Germany signs deal to allow flying car testing
While electric and autonomous vehicles remain in development, Germany is pushing the envelope when it comes to futuristic tech: exploring the possibility of flying cars.
The German government signed a letter of intent with Audi and Airbus SE executives to "test air taxis" in and around Audi's hometown of Ingolstadt.
The Urban Air Mobility project was announced by Audi interim CEO Bram Schot, Federal Minister of Transport Andreas Scheuer, Airbus CTO Grazia Vittadini, Mayor of Ingolstadt Dr. Christian Lösel, and other representatives.
"We welcome the involvement of the city of Ingolstadt and support the development of the region as a test field for air taxis," said Schot.
The trial is intended to counter clogged city roads and "unlock new growth potential" for Germany's high-tech industry, the government's press office said in an emailed statement on Wednesday.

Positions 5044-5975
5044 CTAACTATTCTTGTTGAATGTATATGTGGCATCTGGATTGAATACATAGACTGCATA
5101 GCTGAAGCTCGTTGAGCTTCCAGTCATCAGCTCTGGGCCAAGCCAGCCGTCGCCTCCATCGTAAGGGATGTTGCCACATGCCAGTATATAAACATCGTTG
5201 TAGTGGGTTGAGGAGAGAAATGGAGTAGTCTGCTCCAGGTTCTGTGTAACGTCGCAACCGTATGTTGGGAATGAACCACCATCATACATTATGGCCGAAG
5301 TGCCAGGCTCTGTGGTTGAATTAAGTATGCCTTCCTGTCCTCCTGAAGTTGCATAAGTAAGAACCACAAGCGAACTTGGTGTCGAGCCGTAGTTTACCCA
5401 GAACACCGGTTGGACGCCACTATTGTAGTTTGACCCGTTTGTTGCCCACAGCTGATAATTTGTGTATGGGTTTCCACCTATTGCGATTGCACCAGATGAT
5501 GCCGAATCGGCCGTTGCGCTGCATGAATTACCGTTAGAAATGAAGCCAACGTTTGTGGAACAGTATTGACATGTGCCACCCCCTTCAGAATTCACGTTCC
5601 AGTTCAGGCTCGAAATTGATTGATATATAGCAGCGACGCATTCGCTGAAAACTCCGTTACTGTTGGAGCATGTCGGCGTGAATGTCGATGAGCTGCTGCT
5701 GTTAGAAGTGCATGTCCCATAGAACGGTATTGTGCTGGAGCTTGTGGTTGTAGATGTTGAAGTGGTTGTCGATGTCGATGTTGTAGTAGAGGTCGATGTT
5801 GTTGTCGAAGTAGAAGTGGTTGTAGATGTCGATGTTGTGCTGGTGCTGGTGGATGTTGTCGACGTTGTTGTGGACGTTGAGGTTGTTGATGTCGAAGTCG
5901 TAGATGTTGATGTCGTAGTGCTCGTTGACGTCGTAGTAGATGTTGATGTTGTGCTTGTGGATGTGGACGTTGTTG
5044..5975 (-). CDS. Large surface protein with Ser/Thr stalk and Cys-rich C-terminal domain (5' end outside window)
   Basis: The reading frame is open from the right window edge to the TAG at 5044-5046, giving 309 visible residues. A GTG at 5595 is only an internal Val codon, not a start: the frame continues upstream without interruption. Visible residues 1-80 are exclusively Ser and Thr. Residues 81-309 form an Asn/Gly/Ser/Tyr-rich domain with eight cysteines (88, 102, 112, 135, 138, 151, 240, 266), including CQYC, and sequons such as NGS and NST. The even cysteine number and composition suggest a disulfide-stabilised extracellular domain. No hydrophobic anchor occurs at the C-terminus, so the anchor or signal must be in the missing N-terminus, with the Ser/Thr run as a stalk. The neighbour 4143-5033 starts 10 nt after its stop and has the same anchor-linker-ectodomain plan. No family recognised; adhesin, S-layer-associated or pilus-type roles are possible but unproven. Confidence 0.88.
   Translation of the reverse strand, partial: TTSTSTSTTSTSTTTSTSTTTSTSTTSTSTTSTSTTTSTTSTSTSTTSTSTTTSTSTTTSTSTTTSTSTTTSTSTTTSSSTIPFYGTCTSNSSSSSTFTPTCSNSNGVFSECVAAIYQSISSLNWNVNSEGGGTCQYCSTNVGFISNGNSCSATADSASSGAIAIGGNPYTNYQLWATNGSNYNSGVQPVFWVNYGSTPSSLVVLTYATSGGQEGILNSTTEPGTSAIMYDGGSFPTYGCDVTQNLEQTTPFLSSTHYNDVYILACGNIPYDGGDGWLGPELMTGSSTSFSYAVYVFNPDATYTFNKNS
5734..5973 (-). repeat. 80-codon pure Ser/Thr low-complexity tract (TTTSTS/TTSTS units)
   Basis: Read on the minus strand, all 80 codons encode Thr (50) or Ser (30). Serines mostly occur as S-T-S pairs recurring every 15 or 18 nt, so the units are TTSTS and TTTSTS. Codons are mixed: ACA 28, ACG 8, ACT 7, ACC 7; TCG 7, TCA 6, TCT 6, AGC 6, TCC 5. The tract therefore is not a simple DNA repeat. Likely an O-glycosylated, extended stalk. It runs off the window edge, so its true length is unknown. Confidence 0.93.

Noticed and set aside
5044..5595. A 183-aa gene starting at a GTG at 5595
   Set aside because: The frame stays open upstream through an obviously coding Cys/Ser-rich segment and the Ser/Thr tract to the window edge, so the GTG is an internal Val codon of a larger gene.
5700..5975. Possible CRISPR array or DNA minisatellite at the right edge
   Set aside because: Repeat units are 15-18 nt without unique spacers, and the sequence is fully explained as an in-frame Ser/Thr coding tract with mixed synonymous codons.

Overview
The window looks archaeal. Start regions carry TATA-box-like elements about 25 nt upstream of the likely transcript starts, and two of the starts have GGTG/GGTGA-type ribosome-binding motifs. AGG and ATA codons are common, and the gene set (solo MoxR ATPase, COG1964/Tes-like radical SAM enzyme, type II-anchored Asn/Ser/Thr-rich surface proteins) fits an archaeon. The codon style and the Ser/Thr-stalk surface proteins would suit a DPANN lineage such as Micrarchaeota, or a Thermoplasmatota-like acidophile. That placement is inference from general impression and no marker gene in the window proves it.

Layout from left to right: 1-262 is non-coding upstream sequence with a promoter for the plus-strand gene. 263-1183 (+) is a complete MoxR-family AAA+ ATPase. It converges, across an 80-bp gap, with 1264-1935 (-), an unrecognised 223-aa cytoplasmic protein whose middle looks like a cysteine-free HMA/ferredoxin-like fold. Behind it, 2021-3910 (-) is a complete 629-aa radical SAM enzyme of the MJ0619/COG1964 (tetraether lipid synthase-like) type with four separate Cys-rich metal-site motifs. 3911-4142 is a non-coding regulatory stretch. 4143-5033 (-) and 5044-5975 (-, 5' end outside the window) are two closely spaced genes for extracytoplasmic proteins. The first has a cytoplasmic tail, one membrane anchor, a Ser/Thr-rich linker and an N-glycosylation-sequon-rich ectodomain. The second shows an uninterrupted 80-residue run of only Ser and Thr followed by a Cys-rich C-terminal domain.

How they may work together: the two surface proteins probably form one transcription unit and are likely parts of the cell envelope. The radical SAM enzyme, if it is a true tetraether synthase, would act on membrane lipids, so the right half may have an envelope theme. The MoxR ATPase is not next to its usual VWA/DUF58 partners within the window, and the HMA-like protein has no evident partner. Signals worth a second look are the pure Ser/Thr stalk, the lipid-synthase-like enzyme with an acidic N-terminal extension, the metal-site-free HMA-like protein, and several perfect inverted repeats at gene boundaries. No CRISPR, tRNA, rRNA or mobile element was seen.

"We would like to use our know-how to improve urban life, and aim to develop new mobility concepts for cities and people's various needs with the Urban Air Mobility project," said Schot.
While flying cars may seem far off in the future, they could become a reality sooner than you think. At the Geneva Motor Show in March earlier this year, Audi, subsidiary Italdesign, and plane-maker Airbus SE unveiled their mobility concept: Pop.Up Next, an "an all-electric, fully automated concept for horizontal and vertical mobility."
Volocopter GmbH, a German startup backed by both Intel Corp. and Daimler, has built a "drone-like electric helicopter" that can ferry passengers across the city sky - and has already completed test flights. Volocopter GmbH hopes to offer the first commercial trips in the next three to five years.
"Flying taxis aren't a vision any longer, they can take us off into a new dimension of mobility," said Scheuer. "They're a huge opportunity for companies and young startups that already develop this technology very concretely and successfully."